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Focus on FERC – Interconnection rule advances; equity return, other issues loom


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Focus on FERC – Interconnection rule advances; equity return, other issues loom

The Federal Energy Regulatory Commission advanced a key policy priority when the commission adopted a major shift in its generator interconnection policies July 28. FERC's action launches an expansive effort to accelerate the processing of over 10,000 interconnection requests in transmission provider queues representing approximately 2,000 GW of new generation and storage capacity.

Among other things, the commission's final rule adopted a new multi-phase first-ready, first-served cluster study process for interconnection requests to replace the current first-come, first-served process in which each interconnection request is studied separately and serially.

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➤ The adoption of a major generator interconnection rule marks a significant milestone for FERC and industry stakeholders, but pressure is mounting on the commission to advance two other key pending matters — proposed rules governing transmission planning and cost allocation and draft policy statements addressing greenhouse gas emissions and the permitting of natural gas projects — with significant implications for new electric and gas infrastructure projects, reliability and the energy transition.

➤ In addition, FERC continues to consider other high-profile issues, including the commission's unsettled base return on equity (ROE) policy for electric utilities and the appropriate scope and level of ROE incentives for new transmission projects.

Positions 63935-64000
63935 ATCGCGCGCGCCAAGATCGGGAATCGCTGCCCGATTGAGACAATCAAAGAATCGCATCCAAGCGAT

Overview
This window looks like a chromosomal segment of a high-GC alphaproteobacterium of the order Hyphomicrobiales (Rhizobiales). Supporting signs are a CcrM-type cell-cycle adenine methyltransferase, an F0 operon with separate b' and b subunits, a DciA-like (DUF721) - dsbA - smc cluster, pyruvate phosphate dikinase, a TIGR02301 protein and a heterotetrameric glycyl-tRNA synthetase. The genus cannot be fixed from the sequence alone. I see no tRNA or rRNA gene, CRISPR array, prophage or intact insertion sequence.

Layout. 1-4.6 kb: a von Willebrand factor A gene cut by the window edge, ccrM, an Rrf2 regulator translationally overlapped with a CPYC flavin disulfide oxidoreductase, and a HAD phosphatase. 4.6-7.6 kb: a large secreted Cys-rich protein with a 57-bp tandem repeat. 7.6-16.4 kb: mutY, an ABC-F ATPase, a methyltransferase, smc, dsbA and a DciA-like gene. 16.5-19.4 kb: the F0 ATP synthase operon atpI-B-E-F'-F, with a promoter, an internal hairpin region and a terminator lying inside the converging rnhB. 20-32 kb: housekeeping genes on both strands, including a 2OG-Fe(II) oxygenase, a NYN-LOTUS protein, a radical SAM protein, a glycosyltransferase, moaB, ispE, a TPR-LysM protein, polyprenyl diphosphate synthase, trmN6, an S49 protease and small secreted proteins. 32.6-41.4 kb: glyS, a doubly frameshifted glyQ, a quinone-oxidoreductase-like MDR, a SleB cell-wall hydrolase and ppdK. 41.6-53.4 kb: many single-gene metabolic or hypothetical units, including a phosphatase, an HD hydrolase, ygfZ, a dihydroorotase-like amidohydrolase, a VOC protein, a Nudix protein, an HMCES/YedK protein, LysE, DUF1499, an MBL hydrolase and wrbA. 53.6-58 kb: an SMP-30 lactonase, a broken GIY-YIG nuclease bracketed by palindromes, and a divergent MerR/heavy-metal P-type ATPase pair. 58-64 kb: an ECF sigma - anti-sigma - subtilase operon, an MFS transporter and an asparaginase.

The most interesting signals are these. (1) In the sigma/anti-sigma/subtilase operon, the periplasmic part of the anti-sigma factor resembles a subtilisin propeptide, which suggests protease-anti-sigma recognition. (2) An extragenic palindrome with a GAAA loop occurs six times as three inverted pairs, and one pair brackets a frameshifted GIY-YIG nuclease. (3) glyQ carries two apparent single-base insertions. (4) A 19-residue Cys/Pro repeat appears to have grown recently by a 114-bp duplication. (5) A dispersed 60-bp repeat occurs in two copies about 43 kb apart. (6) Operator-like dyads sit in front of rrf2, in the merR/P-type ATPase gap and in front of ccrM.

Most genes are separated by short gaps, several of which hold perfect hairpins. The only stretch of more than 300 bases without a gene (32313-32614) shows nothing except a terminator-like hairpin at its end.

➤ While a final policy for determining electric utility base ROEs is pending, parties in utility rate cases at the commission have continued to spar over the appropriate financial methodologies to apply in their respective proceedings. The parties in two pending rate cases featuring contested ROEs recently reached settlements, avoiding further litigation and a resolution by the commission.

➤ FERC ponders these issues with one vacancy on the commission and the term of one of the four sitting commissioners recently expired. It is uncertain when the White House will advance nominations for the two available seats on the commission.

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Among other noteworthy developments at FERC during the past month, a complaint brought by state regulators against Entergy Corp. entered the formal litigation process with the Louisiana Public Service Commission filing a motion asking the commission "for confirmation of commission determination that the Louisiana [PSC] complaint and attachments raised 'serious doubt' on prudence" of Entergy's operation of the Grand Gulf nuclear plant.

In addition, the parties in a pair of electric rate cases featuring contested ROEs — one involving transmission rates charged by Consolidated Edison Inc. subsidiary Rockland Electric Co. and the other involving wholesale sales from Southern Co. subsidiary Mississippi Power Co. — reached proposed settlements, avoiding further litigation that could have tested the application of the commission's ROE policy for electric utilities.

Finally, the commission granted a transmission rate incentive for a $594 million transmission project in Iowa planned by Fortis Inc. subsidiary ITC Midwest LLC, despite opposition from large transmission customers and uncertainty generated by a state law in Iowa that provides existing transmission owners a right of first refusal to develop and own certain new transmission facilities.